• taxpayer or the business community or a mixture of both everyone is looking for value formoney.Looking to the future, as these presentations will do, is necessary but also difficult.Sometimes things don’t turn out as expected. I previously worked for the Insolvency andTrustee Service. We looked with alarm at the darkening economic clouds and startedplanning for greater demand for our services in administering bankruptcies. Forecasting isnot an exact science admittedly but we felt confident that more people would have financialdifficulties. It hasn’t turned out that way – our number of bankrupts is reducing. This may bea temporary state and the numbers may change – but the lesson for me is that anythinginvolving human behaviour is hard to predict.Later this afternoon we will hear about how we compare with each other. Comparisons andbenchmarking are common (and satisfy the competitiveness in some) but they are complex.Some factors are harder to measure, such as integrity. In a previous job I held I had todefend New Zealand’s implementation of the law to criminalise the bribery of foreign publicofficials to the OECD which was measuring our progress. The OECD was concerned that wedid not have a record of prosecutions for this offence. We thought this showed that this sortof corruption was not taking place. The OECD thought this showed that we weren’t enforcingthe law. Who was right?Integrity is a major concern for registrars. Yes, the registration process needs to be easy andefficient. It also needs to optimise the integrity of the register. I look forward to hearing theWorld Bank later this afternoon and how the Doing Business report measurements addressthis aspect.We will end the day with the aptly named Registry score card. And here integrity is an issuethat many jurisdictions have focussed on.Tomorrow morning we focus in more depth on integrity. New Zealand’s corporateregistration system is, by international standards, low-cost and simple to use. Over the pastdecade or so we have taken pride in our consistently high World Bank ratings for ease ofstarting a business and ease of doing business. For a small and distant nation, this remainsan important aspect of attracting foreign investment.Recently, however, there has been growing evidence that there has been abuse of the NewZealand corporate structure, leveraging off the good reputation that the New Zealand4
    • corporate regulatory regime enjoys internationally. In particular, there has been evidence ofan increasing use of shell companies by offshore interests to conceal the true ownership ofproperty, mask the source of funds used to purchase property, and to maintain control ofcriminal proceeds. In addition, there are concerns that a number of New Zealand registeredcompanies are used as shell companies to carry on banking activities, avoiding theregulatory controls they would otherwise be subject to. There are also concerns regardingthe use of the Limited Partnership structure for similar purposes. It takes only a smallnumber of such cases to damage New Zealand’s international reputation.In order to address these issues, the Companies and Limited Partnerships Bill has beenintroduced into Parliament, and is now awaiting its second reading. The Bill adjusts some ofthe registration settings in the Companies Act in three main areas:  Accountability  Transparency  Enforcement.In terms of accountability, the Bill requires companies to have a director who is either aresident of New Zealand, or a resident director in a prescribed enforcement country. Initially,the only prescribed enforcement country will be Australia. Many other jurisdictions alreadyhave a resident director requirement, so in this respect the Bill will align New Zealand’srequirements those of such other jurisdictions as Australia, Singapore and Canada.Transparency is a key theme of a number of international initiatives, such as the workcarried out by the Financial Action Task Force. The Anti-Money Laundering and CounteringFinancing of Terrorism Act is due to come into force on 30 June 2013. It will impose anumber of due diligence requirements on New Zealand based trust and company serviceproviders. The Bill complements these transparency measures by requiring disclosure of thedate and place of birth of directors, and in cases where it is applicable, the disclosure of acompany’s ultimate holding company.Finally, the Bill enhances the powers of the Registrar in cases where the bona fides ofcompanies or limited partnerships are in doubt. The Registrar will be able to seekinformation on the ultimate ownership and control of a company or limited partnership.Where the entity fails to provide the Registrar with the requested information, the Registrarwill also be given powers to insert a note on the register to alert third parties to this failure;and ultimately, the power to remove the entity from the register. The removal power issubject to the usual statutory protections, such as notice and objection provisions.5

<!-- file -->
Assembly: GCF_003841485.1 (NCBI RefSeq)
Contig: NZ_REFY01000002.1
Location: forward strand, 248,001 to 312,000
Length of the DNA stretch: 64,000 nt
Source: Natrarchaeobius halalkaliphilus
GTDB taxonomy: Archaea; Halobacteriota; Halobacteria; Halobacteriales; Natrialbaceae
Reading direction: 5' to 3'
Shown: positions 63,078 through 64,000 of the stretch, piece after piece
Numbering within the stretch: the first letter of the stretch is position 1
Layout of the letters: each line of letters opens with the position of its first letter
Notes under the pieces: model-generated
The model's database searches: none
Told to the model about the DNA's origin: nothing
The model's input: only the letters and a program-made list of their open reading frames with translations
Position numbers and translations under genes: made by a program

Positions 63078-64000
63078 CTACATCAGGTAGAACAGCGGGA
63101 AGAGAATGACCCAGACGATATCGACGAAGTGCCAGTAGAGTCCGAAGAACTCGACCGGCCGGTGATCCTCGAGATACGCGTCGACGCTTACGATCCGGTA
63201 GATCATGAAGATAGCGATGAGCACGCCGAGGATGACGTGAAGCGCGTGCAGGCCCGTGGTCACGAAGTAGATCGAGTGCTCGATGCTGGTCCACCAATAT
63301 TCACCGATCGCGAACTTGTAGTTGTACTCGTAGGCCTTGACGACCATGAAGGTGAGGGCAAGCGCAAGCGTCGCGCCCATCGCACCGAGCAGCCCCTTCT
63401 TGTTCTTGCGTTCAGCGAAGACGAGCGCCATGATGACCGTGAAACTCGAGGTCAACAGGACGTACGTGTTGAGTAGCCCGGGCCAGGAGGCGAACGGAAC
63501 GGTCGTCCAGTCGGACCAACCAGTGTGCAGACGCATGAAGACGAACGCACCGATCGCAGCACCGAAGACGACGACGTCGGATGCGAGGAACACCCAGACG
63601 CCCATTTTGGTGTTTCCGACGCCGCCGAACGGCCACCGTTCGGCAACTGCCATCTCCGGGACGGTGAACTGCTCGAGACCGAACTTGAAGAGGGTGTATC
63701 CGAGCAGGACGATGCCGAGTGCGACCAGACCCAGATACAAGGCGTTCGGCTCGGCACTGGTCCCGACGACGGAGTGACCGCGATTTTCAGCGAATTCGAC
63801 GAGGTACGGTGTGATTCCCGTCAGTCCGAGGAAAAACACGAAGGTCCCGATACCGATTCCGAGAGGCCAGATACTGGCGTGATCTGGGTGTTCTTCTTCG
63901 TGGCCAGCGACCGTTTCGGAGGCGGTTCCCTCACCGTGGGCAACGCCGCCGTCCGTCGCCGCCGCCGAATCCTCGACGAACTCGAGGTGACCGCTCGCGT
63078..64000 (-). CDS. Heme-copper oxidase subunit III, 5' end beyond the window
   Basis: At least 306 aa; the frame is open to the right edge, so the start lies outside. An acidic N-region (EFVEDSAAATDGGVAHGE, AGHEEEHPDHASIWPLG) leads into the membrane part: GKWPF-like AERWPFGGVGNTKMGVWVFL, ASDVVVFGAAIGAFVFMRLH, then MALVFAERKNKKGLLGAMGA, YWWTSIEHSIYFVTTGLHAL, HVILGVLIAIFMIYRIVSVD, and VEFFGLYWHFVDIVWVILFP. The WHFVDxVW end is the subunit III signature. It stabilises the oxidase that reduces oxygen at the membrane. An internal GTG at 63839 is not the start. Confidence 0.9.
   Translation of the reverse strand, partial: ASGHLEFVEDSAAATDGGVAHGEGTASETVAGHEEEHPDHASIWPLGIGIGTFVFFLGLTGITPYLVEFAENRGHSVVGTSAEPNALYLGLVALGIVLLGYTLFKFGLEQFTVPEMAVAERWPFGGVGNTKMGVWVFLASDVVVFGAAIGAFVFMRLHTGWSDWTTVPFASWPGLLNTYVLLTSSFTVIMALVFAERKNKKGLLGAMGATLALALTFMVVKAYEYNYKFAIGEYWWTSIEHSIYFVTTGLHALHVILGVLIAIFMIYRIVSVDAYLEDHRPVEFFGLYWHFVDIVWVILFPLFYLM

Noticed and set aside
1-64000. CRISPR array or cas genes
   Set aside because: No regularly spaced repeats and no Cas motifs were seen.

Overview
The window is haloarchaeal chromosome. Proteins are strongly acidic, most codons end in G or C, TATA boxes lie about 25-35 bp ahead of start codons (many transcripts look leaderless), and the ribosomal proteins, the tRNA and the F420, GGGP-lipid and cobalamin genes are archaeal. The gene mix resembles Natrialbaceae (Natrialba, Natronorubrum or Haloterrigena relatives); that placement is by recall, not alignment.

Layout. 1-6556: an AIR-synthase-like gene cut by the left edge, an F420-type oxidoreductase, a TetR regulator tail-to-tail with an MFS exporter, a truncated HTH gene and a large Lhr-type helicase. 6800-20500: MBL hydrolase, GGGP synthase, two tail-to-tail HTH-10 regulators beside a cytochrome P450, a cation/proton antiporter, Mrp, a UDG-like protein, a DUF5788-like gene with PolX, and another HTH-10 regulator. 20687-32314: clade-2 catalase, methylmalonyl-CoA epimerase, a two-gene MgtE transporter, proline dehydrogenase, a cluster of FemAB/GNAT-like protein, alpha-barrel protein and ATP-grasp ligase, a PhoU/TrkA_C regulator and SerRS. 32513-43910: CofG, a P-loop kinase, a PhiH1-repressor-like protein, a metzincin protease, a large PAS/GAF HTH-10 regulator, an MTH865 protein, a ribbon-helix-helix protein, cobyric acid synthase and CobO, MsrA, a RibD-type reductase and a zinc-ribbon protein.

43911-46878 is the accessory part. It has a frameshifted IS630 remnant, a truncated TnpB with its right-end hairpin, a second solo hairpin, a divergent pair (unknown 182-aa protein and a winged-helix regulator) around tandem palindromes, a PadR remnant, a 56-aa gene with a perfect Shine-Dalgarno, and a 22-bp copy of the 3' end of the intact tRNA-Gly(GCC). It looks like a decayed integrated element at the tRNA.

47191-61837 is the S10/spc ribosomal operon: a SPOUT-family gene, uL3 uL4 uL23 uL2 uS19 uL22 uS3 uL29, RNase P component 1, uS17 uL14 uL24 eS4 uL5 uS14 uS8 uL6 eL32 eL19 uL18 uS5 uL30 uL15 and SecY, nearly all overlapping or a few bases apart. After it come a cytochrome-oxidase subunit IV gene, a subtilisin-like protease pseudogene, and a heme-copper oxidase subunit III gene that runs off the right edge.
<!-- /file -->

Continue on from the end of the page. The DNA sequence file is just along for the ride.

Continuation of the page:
• It is hoped that the Bill will be enacted towards the end of this year, and that it will providethe NZ corporate registries system with effective tools to maintain its integrity and deal withthose who seek to take unfair advantage of it.I mentioned the OECD hosted Financial Action Task Force.This inter-governmental body was established in 1989 by the Ministers of its Memberjurisdictions. The objectives of the FATF are to set standards and promote effectiveimplementation of legal, regulatory and operational measures for combating moneylaundering, terrorist financing and other related threats to the integrity of the internationalfinancial system. The FATF is therefore a “policy-making body” which works to generate thenecessary political will to bring about national legislative and regulatory reforms in theseareas.The FATF has developed a series of Recommendations that are recognised as theinternational standard for combating of money laundering and the financing of terrorism andproliferation of weapons of mass destruction. They form the basis for a co-ordinatedresponse to these threats to the integrity of the financial system and help ensure a levelplaying field. First issued in 1990, the FATF Recommendations were revised in 1996, 2001,2003 and most recently in 2012 to ensure that they remain up to date and relevant, and theyare intended to be of universal application.The FATF monitors the progress of its members in implementing necessary measures,reviews money laundering and terrorist financing techniques and counter-measures, andpromotes the adoption and implementation of appropriate measures globally. Incollaboration with other international stakeholders, the FATF works to identify national-levelvulnerabilities with the aim of protecting the international financial system from misuse.When New Zealand was evaluated in 2009 by FATF the company registration system wasexamined. FATF recommended that New Zealand should broaden its requirements toensure that information on the beneficial ownership and control of legal persons is readilyavailable to the competent authorities in a timely manner. The Bill I have talked aboutaddresses this.My point, though, is that international comparison is extremely valuable, whether undertakenby an international body such as the OECD or by directly comparing amongst ourselves.6